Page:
Digital Strategy

Website Performance Metrics: 7 factors your nonprofit needs to track

April 22, 2021 Nonprofits Decoded Team
website analytics via google analytics dashboard

Tracking key parameters and metrics for your nonprofit website is crucial for any business, blog, or organization. However, the same index or metric doesn’t mean the same thing for every website. A nonprofit website, in particular, has unique requirements and metrics to check which are different from an ordinary business.

So, what are these website analytics that matter?

Today, we’ll break down each of the core nonprofit metrics in this post. This compilation is a brief yet comprehensive rundown of all you need to know about which metrics and data to focus on. 

Key metrics and analytics for nonprofit websites and why they matter

These are the vital nonprofit analytics and metrics you should consider as your operations move along. Remember that no single metric can give you full and accurate information about your site’s overall performance. It’s through a combination of all these parameters that you can make conclusions.

Beyond a website, what KPIs are important for a nonprofit? Here’s the top ten to track plus some tools that can help you review the data.

Pageviews

Pageviews (sometimes called ‘views’) are a basic but important index to track constantly. These views essentially mean the number of times a specific page was loaded. So, if someone reloaded a page or clicked on a different page and returned, you’d have multiple views. 

As you can imagine, looking only at this number won’t give you the big picture. However, taken with the other metrics, you can tell if a page is doing well or if bad navigation is causing people to reload often. While it doesn’t consider the whole site, pageviews are a great way to work on individual pages and, in extension, your overall nonprofit web design.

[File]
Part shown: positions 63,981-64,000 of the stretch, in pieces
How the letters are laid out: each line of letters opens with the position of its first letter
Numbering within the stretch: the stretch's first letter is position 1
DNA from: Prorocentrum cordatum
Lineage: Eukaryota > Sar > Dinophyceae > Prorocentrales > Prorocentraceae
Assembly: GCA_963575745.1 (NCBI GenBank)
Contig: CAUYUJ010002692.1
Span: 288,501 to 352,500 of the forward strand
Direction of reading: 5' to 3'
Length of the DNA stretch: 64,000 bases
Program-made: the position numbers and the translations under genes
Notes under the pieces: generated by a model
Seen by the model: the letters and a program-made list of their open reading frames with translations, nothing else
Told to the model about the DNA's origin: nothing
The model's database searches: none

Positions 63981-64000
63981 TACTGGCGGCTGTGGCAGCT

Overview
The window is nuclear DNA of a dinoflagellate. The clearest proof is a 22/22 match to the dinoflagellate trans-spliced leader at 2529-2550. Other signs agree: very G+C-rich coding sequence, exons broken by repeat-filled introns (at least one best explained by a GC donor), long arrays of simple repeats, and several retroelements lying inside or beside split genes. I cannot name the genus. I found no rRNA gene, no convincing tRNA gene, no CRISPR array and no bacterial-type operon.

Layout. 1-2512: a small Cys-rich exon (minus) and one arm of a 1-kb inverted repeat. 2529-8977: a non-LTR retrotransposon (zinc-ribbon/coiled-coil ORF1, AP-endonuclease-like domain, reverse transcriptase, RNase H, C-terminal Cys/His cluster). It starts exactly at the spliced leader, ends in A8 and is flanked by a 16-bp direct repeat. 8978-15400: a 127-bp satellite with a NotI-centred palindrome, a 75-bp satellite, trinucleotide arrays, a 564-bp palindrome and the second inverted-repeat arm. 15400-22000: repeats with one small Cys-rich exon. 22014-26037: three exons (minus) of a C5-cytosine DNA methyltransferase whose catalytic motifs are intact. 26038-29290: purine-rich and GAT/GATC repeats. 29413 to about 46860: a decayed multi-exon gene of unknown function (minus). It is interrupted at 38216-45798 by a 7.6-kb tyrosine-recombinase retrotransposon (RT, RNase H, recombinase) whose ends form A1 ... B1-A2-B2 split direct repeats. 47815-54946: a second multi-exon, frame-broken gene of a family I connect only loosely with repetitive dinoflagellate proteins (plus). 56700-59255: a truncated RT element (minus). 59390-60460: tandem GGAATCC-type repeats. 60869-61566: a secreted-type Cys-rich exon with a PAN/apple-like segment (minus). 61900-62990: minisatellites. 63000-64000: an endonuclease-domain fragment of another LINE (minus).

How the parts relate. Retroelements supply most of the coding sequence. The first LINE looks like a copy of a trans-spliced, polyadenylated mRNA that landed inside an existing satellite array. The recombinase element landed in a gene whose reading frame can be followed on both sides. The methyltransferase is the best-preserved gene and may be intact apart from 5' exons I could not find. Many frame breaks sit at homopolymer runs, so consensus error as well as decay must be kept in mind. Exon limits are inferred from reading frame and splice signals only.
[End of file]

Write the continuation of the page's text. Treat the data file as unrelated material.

Example metrics in Google Analytics
Google Analytics is how most nonprofits track basic website sites. Other options exist for more advanced monitoring, such as HubSpot, Salesforce and Hotjar.

Sessions

A session is a specified time frame within which page views and clicks take place. Basically, it’s a set of interactions that happened during a period of browsing. The duration of the session may vary based on which nonprofit analytics you use. But the idea behind the metric is the same. 

Sessions are a good way of studying your marketing and SEO strategies. If your ideal client/patron clocks in a few sessions every day, it means your strategies are working well. However, if you only record a session once in several weeks, you may have to revisit your marketing and engagement strategies. 

Visitors

Keeping track of the number and frequency of your visitors will also allow you to evaluate your nonprofit’s outreach. 

Here, you can distinguish between generic visitors and unique visitors. A unique visitor is distinct because it means you have a visit from a new user or device. Your nonprofit analytics tool can use cookies to tag new visitors/devices. This way, you can study whether your traffic is from a few visitors making many visits or many new visitors dropping in. 

Some analytics may also notify you about returning visitors. Thanks to cookies, you can separate the nature of your traffic. Use this metric to see how well you’re retaining old visitors and how successfully you’re attracting new ones. Coupled with page views and sessions, you can tell which sections of your website are bringing in new traffic. You can also use the info to decide if you need a new nonprofit web design for better engagement.